Goldman Sachs is at last getting its comeuppance over conflicts of interest. The bank is forfeiting a $20 million fee after playing both sides of Kinder Morgan’s $21 billion El Paso deal. It’s peanuts compared with Goldman’s other profits from the transaction. But on the heels of a similar outcome for Barclays, Wall Street is getting an education about skewed incentives in terms it can understand.

Sep 4, 2012
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Open courts healthy for Delaware and dealmakers

By Reynolds Holding 

The author is a Reuters Breakingviews columnist. The opinions expressed are his own.)(Fixes link. 

Courts that are open to the public are healthy for Delaware and dealmakers. A U.S. district judge ruled that the state’s jurists can’t arbitrate disputes behind closed doors. That may disappoint shy companies, but it ensures that the Fortune 500’s preferred legal forum remains accountable. The mergers world can also depend on continued access to helpful -and sometimes witty – decisions.

Aug 31, 2012
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Apple may bury hatchet with Google just not yet

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By Reynolds Holding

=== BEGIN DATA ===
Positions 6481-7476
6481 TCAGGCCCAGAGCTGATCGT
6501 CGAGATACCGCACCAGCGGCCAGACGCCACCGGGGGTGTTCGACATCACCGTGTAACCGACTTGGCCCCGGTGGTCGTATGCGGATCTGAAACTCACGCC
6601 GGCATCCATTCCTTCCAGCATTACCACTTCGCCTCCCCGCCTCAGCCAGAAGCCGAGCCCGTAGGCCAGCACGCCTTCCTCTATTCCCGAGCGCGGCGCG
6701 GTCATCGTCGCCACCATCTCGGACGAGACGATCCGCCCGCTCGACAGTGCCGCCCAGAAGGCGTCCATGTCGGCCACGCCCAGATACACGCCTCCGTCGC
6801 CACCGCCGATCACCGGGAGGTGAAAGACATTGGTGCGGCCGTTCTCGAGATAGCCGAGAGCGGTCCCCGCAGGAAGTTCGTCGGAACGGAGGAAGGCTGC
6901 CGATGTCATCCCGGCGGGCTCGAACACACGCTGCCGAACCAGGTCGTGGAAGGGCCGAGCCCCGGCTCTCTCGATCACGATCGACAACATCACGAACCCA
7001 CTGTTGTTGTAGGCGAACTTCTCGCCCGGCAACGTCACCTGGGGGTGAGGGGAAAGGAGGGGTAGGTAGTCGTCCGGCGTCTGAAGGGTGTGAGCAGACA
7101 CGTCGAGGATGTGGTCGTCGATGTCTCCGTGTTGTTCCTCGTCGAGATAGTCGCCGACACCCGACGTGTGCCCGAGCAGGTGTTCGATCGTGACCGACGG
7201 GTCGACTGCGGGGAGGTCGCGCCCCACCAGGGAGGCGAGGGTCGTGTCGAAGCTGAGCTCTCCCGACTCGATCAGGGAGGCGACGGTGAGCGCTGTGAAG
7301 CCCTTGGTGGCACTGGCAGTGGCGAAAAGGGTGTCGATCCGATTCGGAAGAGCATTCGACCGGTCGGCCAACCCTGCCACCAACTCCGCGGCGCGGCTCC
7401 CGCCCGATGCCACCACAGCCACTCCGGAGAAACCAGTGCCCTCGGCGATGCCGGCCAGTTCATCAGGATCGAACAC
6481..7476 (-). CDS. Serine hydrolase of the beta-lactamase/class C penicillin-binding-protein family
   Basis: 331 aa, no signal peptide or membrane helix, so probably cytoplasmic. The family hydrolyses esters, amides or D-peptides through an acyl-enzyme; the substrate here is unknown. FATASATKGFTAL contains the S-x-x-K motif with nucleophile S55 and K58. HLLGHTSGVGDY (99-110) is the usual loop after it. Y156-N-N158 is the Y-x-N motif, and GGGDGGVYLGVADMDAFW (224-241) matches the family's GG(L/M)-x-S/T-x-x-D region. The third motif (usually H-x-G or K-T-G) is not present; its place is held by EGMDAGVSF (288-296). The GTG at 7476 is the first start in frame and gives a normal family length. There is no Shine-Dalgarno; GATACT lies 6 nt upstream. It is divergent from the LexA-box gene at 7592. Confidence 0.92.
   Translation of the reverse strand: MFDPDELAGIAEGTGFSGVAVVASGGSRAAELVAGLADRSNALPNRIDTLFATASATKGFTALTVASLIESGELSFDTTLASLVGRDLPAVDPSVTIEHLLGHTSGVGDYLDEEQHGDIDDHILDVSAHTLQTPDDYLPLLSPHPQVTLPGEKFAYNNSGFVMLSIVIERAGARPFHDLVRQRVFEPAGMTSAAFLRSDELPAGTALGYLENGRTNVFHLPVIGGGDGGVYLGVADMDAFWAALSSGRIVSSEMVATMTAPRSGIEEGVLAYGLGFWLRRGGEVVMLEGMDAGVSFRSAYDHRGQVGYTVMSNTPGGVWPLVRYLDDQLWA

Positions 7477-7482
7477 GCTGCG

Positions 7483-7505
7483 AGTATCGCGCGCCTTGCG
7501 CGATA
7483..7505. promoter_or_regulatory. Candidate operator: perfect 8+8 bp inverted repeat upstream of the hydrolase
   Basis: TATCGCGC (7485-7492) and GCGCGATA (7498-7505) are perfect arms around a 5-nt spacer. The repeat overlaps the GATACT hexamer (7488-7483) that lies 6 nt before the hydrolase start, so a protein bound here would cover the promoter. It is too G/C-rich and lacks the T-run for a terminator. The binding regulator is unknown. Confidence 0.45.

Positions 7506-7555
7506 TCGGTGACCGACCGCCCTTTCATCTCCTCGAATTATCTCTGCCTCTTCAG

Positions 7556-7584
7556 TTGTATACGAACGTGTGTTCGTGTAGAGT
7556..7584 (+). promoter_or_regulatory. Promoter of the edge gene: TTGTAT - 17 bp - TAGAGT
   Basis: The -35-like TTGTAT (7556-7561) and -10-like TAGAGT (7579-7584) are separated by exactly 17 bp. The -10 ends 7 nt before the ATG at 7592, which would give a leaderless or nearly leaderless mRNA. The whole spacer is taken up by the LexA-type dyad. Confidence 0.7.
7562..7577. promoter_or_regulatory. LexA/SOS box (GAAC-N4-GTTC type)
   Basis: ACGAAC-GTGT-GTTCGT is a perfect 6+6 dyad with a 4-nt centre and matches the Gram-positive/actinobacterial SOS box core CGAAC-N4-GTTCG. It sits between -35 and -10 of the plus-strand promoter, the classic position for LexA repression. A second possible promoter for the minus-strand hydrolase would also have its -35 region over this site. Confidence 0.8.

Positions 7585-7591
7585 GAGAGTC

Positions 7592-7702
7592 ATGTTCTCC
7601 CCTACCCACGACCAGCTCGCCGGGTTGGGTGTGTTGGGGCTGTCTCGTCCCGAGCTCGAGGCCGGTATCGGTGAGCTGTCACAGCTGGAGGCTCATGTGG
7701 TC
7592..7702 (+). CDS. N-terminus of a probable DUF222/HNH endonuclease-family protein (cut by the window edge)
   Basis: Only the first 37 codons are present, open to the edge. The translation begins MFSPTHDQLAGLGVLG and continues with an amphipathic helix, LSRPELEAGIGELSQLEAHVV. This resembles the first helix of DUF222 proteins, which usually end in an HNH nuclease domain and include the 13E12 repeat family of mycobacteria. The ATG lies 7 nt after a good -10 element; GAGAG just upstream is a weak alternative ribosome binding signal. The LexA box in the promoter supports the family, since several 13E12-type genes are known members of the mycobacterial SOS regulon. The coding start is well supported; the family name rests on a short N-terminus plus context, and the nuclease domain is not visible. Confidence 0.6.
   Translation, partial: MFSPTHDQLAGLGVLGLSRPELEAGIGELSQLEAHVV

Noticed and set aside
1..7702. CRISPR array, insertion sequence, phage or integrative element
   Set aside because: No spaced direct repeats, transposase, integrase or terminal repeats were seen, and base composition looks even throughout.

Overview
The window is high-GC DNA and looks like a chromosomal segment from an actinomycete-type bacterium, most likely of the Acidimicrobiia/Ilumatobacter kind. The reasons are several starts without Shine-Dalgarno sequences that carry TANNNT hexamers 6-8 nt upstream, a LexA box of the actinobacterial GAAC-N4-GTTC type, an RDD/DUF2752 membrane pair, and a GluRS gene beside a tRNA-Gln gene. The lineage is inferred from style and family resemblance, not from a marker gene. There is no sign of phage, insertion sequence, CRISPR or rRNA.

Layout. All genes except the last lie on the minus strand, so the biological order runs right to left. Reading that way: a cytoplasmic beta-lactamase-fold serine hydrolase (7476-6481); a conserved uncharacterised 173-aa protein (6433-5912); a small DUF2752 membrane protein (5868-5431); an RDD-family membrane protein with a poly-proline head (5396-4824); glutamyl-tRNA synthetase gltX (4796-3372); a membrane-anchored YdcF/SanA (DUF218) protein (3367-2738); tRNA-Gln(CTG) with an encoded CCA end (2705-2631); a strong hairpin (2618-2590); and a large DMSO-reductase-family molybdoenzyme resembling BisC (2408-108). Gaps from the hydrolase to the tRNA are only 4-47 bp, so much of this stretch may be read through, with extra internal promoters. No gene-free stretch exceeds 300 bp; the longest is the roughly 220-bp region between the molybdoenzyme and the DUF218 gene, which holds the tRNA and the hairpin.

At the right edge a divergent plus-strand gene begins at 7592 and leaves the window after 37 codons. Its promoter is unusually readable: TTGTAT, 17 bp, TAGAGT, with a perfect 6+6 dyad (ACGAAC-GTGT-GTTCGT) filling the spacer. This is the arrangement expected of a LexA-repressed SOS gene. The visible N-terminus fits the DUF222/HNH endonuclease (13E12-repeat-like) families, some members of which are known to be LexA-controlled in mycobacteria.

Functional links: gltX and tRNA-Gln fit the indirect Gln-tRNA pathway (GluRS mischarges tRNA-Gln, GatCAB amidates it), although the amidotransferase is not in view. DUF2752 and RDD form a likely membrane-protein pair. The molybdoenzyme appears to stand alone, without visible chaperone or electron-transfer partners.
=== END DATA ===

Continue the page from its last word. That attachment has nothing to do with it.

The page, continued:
The author is a Reuters Breakingviews columnist. The opinions expressed are his own.

Apple may bury the hatchet with Google – just not quite yet. It’s no shock their chiefs, Tim Cook and Larry Page, are talking. The iPhone maker’s sweeping U.S. patent win over Samsung is a blow to the search giant, too. But the rivals’ clashing business models make peace difficult.

    • About Reynolds

      "Reynolds Holding is a Breakingviews columnist who writes from New York about the law in conjunction with Reuters Legal. Before joining Breakingviews, he was a national editorial producer for the Law & Justice Unit at ABC News, a senior writer for Time magazine and the executive editor of Legal Affairs, the first general interest magazine about the law. He spent more than a decade as an investigative reporter and columnist for The San Francisco Chronicle, where he was named a Pulitzer Prize finalist for explanatory writing. Before becoming a journalist, he practiced corporate law at the New York firm of ..."